It’s tough for a show to fail when the people spearheading its music just recently did the same for La La Land and Hamilton, perhaps the two greatest musicals in recent history — or ever, depending on who you ask.

Benj Pasek and Justin Paul (lyricists for La La Land) and Alex Lacamoire (music supervisor and orchestrator for Hamilton) are no strangers to stories that modernize timeless struggles, whether that’s yearning for a romanticized past or struggling with mortality and one’s lasting legacy.

Dear Evan Hansen vocalizes another timeless struggle: a dorky teenager both desperate and terrified of fitting in. This time social media plays a central role, one that heightens and elevates the stakes.

The original cast album, released digitally Feb. 3, sounds like inside of a teenager’s mind: frantic, immediate, life-or-death, now-or-never. Songs build and explode and then fall to a hush in the same way a teenagers panic, jump to conclusions and incorrectly assume their complete isolation.

Ben Platt as the title role is an expert at switching tempo, best exemplified in the heartbreaking rendition from act two “Words Fail,” in which his character gives up on the idea of ever fitting in.

This is similar to “Waving Through a Window,” in which Platt sings “I’ve learned to slam on the break/ Before I even turn the key/ Before I make the mistake/ Before I lead with the worst of me.”

Platt and Laura Dreyfuss (Zoe, Evan’s love interest) together bring teenage angst and doubt to life. The duo’s relationship is built on the nervous energy reserved only for a first crush. Their vocals “If I Could Tell Her” and “Only Us” weave between slow enunciation, doubting every word and powering through a ballad with full confidence in a vocal game of red light, green light.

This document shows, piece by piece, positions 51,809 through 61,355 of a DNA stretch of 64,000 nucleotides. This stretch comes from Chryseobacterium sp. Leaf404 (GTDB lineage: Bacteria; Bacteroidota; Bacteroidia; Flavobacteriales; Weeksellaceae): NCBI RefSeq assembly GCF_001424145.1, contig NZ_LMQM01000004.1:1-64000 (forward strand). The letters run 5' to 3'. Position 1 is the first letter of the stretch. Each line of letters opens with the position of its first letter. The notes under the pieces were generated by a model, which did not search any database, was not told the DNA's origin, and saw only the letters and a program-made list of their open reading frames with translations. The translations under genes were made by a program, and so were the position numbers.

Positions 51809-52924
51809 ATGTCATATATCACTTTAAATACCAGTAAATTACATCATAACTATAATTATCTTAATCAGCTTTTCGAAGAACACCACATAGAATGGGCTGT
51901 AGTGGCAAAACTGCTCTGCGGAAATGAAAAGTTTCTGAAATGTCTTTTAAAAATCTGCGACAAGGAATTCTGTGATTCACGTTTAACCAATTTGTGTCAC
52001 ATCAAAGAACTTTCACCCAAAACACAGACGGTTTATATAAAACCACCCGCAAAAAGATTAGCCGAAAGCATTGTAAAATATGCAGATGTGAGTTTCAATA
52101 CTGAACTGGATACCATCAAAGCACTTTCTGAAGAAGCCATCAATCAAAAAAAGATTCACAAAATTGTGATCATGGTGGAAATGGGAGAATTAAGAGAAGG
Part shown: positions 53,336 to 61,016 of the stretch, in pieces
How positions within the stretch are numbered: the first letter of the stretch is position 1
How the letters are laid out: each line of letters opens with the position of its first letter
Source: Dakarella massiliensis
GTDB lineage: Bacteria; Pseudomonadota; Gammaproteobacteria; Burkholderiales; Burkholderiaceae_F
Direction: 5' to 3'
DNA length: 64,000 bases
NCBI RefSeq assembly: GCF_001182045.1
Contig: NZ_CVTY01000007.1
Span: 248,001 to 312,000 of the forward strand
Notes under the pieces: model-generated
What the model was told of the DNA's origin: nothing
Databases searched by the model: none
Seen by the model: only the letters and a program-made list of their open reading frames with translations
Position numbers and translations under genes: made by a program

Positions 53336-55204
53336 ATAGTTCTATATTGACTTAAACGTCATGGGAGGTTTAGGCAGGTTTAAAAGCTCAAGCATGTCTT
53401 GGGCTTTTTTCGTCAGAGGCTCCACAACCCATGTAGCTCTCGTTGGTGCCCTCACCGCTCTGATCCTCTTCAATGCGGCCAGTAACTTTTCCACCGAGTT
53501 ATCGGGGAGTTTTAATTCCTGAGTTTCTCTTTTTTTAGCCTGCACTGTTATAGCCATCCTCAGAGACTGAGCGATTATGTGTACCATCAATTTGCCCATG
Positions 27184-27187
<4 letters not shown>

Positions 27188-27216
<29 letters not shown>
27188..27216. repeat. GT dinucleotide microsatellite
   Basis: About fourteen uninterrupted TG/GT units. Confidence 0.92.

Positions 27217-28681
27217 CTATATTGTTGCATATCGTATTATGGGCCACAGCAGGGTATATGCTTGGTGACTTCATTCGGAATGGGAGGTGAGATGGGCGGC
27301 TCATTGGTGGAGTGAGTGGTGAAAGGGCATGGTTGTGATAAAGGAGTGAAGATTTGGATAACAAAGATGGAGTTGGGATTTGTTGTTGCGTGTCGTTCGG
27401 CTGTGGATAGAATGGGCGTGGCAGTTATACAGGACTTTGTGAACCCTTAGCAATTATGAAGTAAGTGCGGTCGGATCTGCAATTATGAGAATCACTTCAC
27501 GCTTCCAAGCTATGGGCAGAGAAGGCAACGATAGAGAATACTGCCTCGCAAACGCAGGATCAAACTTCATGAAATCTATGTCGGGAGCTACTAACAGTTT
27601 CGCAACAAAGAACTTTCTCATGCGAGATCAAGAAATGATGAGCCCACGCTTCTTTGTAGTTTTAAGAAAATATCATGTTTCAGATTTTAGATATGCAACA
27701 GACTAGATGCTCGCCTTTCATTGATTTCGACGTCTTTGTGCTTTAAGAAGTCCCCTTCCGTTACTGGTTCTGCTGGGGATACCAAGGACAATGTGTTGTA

But Dear Evan Hansen‘s greatest success is the act one finale, “You Will Be Found.” In response to a classmate’s suicide, Evan posts a video of himself online. On the surface, he’s speaking to the classmate and the rest of his peers, though on a deeper level he’s also reassuring himself. If “Waving Through a Window” is the cry for help, “You Will Be Found” is the response.

“When you’re falling in a forest and there’s nobody around/ Do you ever really crash, or even make a sound?” Platt sings in “Waving Through A Window.”

“When you’re broken on the ground, you will be found,” he answers in “You Will Be Found.”

“You Will Be Found” is also Pasek and Paul’s most creative use of music to convey a message. Evan’s video goes viral, and suddenly the entire ensemble is singing along with him, peppering words like “share,” “like” and “repost” throughout. Light piano in the background accumulates speed at the same rate Evan’s video is shared.

Not every song in the album is a show-stopping number — songs like “To Break in a Glove” and “Good For You” feel like a halfhearted attempt at keeping Evan and Zoe’s parents relevant after the opening number. “Anybody Have a Map?” wonderfully sets them up as flawed, three-dimensional characters.

But wanting every song to be a hit is an almost unfair standard that any post-2015 musical faces — call it the Hamilton standard.

It’s unlikely that Dear Evan Hansen will gain as much critical acclaim as La La Land or Hamilton. But for now, Hansen is much like the viral internet sensations it gives a nod to: powerful, meaningful and great in the moment.

3/4 Shells